Some novels have a sense of place. Jenny Hval’s Paradise Rot drips with it. This is the story of a young woman named Jo, who’s come to study in a country other than her own. Where she’s from and where she is are never crucial to the plot — there’s a brief mention of Jo as Norwegian, and of certain locations in the south of England, but specifics, at least these specifics, aren’t the point here. Our protagonist is far from home, speaking a language that isn’t her first, and living among people with whom she’s out of sync. This is a novel about dislocation, about being out of step with a place. It’s also a ghost story — perhaps several varieties of ghost story.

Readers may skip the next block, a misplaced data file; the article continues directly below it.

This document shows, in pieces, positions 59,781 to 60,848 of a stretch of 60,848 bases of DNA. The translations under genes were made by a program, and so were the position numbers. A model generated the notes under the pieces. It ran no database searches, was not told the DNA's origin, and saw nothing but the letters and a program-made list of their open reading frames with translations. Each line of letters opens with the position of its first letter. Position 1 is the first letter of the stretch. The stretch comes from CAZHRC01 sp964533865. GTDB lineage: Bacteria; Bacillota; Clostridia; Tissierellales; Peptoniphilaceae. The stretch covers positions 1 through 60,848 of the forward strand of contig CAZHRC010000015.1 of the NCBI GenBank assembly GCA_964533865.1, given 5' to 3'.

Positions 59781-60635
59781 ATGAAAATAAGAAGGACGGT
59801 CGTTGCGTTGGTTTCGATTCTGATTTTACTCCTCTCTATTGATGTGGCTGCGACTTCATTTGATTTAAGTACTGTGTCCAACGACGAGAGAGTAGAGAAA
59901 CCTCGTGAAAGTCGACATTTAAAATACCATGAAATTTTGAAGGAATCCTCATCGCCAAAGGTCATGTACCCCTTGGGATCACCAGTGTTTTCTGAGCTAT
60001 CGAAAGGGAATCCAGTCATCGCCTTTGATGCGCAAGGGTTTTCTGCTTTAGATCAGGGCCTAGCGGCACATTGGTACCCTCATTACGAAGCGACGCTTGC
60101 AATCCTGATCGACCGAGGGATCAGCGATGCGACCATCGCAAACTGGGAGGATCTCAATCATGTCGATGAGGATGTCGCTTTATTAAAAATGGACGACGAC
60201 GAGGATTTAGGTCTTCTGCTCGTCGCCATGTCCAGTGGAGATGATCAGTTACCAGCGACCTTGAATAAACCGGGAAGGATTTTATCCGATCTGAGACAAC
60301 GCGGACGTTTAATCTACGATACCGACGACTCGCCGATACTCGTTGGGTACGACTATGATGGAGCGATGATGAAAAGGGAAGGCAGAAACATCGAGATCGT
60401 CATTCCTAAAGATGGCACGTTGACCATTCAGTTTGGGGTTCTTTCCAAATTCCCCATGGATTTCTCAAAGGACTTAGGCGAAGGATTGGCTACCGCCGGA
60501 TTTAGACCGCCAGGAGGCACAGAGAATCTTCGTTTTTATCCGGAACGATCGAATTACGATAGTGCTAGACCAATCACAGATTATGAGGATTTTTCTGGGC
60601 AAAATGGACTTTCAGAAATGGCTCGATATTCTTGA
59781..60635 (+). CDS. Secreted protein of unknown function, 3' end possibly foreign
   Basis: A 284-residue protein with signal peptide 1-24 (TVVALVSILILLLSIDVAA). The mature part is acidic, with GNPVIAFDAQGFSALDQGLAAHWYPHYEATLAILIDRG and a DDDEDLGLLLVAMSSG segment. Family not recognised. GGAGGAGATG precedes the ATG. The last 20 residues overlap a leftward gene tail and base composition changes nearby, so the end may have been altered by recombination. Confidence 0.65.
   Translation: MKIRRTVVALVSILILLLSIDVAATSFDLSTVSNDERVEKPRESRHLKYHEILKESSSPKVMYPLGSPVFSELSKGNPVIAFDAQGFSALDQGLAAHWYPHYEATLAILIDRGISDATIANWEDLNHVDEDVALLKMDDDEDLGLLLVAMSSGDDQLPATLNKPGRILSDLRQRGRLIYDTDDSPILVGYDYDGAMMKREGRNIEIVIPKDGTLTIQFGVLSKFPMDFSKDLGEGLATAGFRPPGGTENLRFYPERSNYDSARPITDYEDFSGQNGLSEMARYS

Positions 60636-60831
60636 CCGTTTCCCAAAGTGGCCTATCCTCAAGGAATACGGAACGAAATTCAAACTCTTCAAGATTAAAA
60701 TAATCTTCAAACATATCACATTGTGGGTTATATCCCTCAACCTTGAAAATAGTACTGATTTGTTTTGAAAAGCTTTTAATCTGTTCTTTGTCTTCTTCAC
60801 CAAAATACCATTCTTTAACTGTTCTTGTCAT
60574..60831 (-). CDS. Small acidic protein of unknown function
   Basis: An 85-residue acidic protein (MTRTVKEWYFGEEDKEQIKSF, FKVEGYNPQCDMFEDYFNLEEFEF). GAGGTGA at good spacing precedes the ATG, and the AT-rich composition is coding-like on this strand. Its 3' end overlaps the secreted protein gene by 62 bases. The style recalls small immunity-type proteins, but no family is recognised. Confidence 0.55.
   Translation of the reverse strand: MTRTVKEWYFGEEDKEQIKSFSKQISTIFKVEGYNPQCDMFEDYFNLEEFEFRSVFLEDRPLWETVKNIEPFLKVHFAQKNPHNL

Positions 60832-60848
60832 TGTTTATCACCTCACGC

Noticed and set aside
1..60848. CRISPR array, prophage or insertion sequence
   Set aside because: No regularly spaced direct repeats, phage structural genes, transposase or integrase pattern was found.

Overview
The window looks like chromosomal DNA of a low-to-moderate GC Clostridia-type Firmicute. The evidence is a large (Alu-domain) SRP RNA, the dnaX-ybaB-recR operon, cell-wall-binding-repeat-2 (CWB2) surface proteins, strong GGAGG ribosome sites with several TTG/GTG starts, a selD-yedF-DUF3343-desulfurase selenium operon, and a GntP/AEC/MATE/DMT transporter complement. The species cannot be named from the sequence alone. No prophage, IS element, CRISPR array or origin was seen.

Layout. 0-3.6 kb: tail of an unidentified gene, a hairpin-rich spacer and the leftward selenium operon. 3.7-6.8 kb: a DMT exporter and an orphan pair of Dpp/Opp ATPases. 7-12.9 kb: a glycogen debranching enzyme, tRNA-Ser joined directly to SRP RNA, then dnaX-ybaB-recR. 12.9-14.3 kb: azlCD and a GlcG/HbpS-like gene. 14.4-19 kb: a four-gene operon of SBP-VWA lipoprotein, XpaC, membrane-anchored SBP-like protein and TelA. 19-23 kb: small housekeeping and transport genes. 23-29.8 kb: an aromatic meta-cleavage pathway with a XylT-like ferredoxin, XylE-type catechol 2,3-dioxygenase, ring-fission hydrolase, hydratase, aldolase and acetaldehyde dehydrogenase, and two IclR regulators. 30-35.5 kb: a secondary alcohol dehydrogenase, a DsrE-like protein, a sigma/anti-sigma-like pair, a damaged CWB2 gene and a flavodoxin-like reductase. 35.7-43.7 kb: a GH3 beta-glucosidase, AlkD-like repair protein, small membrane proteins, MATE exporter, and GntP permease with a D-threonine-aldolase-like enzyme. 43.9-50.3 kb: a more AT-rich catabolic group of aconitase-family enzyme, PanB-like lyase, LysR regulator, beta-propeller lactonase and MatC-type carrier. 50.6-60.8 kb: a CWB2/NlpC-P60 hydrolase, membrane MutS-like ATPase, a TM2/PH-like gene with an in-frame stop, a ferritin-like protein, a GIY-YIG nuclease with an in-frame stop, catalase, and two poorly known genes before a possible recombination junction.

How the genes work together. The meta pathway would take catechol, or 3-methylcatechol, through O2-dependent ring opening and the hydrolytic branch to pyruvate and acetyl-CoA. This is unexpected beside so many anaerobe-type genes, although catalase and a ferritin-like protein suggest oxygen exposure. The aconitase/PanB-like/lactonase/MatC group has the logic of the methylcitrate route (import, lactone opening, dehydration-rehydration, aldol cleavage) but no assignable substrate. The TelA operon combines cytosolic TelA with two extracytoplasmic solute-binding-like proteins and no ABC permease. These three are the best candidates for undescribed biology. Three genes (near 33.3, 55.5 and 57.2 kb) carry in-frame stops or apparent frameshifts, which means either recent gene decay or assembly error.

In our afternoon reading: exploring Jenny Hval’s new novel, Paul Auster and Luc Sante in conversation, and much more.
In our afternoon reading: thoughts on Jenny Hval’s new novel, an interview with Tana French, and more.
In our afternoon reading: essays by Jonathan Lethem and Tommy Pico, an excerpt from Jenny Hval’s newly-translated novel, and more.
In our afternoon reading: thoughts on books by Jenny Hval and Ursula K. Le Guin, an interview with Nana Kwame Adjei-Brenyah, and more.
In our morning reading: interviews with Ahmed Saadawi and Jenny Hval, the efforts to declare Walt Whitman’s Brooklyn home a landmark, and more.
In our afternoon reading: revisiting an Elena Ferrante novel, interviews with Jenny Hval and Jason Diamond, and more.
In our afternoon reading: Alexandra Kleeman and Lincoln Michel talk fiction, new nonfiction from Sarah Gerard, an interview with Laurie Penny, and more.